FCA censures Lighthouse over 'unsuitable' BSPS advice

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FCA censures Lighthouse over 'unsuitable' BSPS advice

Quilter-owned Lighthouse has been censured by the Financial Conduct Authority over the unsuitable advice it gave those looking to transfer out of defined benefit pension schemes.

In a statement today (May 15), the regulator said Lighthouse Advisory Services gave unsuitable advice to DB pension scheme members, including some in the British Steel Pension Scheme.

The censure refers to advice given by Lighthouse between April 1, 2015 and April 30, 2019, during which the company advised 1,567 customers, of which 262 were BSPS members.

The total value of the defined benefit pension schemes on which Lighthouse gave advice was £655,046,598 with an average transfer value of approximately £325,295 for non-BSPS pension transfer customers and approximately £482,603 for BSPS customers, according to the regulator.

The FCA said Lighthouse had two advisers partially based on site at British Steel’s works in Scunthorpe, and many of those advised by Lighthouse were relying on their BSPS pension as their main source of retirement income.

“Many were in a vulnerable position due to uncertainty around the scheme,” the FCA said.

The advisers did not challenge the reasons for BSPS members wanting to transfer their pension, nor did they properly consider alternatives to meet their retirement objectives, and in some cases they failed to provide evidence as to why a transfer was in the best interest of the members.

As a result, 53 per cent of advice provided to BSPS members was unsuitable, higher than the industry average of 46 per cent. 

Some 28 per cent of the remainder of Lighthouse’s advice during the period to non-BSPS consumers was unsuitable.

Therese Chambers, executive director of enforcement and market oversight at the FCA, said: "Many consumers were wrongly advised by Lighthouse to transfer out of their valuable guaranteed pensions.

"Given the vulnerable position of consumers transferring out the BSPS, the firm should have taken real care in providing advice – it failed to do so.”

We are pleased that the FCA recognised our co-operation with its investigationSteven Levin, Quilter

Quilter bought Lighthouse in June 2019. A year later, the FCA begun an enforcement investigation against Lighthouse for defined benefit transfer advice linked to British Steel members.

The regulator praised Quilter for taking responsibility for the unsuitable advice provided after acquiring Lighthouse in June 2019, after the advice was given.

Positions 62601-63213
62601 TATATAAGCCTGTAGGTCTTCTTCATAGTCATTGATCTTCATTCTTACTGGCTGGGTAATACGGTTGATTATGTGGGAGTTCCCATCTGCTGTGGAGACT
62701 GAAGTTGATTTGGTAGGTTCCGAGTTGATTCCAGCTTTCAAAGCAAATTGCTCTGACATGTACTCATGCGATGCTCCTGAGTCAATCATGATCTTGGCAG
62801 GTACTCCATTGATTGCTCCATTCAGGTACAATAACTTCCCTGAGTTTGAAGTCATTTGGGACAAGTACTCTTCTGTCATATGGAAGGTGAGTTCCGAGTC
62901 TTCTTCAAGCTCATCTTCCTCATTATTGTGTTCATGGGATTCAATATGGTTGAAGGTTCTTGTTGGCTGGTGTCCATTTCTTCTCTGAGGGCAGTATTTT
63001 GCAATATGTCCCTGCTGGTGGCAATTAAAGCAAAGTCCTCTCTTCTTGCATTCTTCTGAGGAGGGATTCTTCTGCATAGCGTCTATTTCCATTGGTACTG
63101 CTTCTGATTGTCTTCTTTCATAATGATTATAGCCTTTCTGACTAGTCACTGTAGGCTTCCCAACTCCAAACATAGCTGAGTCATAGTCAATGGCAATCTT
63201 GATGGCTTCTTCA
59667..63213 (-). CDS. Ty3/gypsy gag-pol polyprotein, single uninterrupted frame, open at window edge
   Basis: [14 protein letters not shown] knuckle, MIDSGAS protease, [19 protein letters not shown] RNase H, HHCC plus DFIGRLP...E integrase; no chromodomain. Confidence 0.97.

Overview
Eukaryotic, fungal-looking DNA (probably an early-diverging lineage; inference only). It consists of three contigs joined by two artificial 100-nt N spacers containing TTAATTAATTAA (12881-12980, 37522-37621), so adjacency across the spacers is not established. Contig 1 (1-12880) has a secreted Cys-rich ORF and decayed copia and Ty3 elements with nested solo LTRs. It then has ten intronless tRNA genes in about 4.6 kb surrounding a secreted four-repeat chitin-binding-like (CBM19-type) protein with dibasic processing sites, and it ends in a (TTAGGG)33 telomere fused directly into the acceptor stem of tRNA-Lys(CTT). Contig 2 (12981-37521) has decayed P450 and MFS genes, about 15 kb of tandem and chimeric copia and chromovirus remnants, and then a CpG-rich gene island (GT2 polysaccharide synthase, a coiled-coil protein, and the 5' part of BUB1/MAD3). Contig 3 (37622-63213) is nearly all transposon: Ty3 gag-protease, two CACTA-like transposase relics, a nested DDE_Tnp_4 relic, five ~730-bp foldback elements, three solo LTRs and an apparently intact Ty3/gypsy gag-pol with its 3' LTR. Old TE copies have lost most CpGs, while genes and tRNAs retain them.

To date, Quilter has paid £23mn in redress to customers affected by the unsuitable advice, with a further £440,000 offered, to put those customers back into the financial position they would have been in if it were not for Lighthouse’s advice.

The FCA noted that this is “far in excess” of the fees Lighthouse received for the unsuitable advice.

It also said Quilter provided “very high” levels of co-operation during the FCA’s investigation, and has replaced Lighthouse’s senior management team and its internal processes around DB transfer advice.

The FCA said it believes a censure, together with the redress given, to be an appropriate outcome.

Chambers said: “Quilter deserves full credit for taking responsibility for unsuitable advice given before they bought Lighthouse and for the proactive way in which they’ve worked with the FCA to put it right.”

Quilter’s chief executive officer, Steven Levin, said: “Although the relevant advice pre-dated our acquisition of Lighthouse, we have fulfilled our commitment to ensuring that Lighthouse has responded to this situation in a way that is consistent with our values.

"We are pleased that the FCA recognised our co-operation with its investigation and that we have proactively and promptly paid redress to affected customers.”

BSPS background

During 2017, BSPS members were asked to make decisions about their pensions as part of a restructure of the scheme.

About 8,000 members transferred out of the scheme, with transfers collectively worth about £2.8bn.

But concerns about the suitability of the transfers were soon raised, leading to an intervention from the FCA that resulted in a number of advice firms – key players in the debacle – stopping their transfer advice service, while others went out of business.

The debacle created a mountain of liabilities, which lawyers believe could end up costing the industry up to £300mn.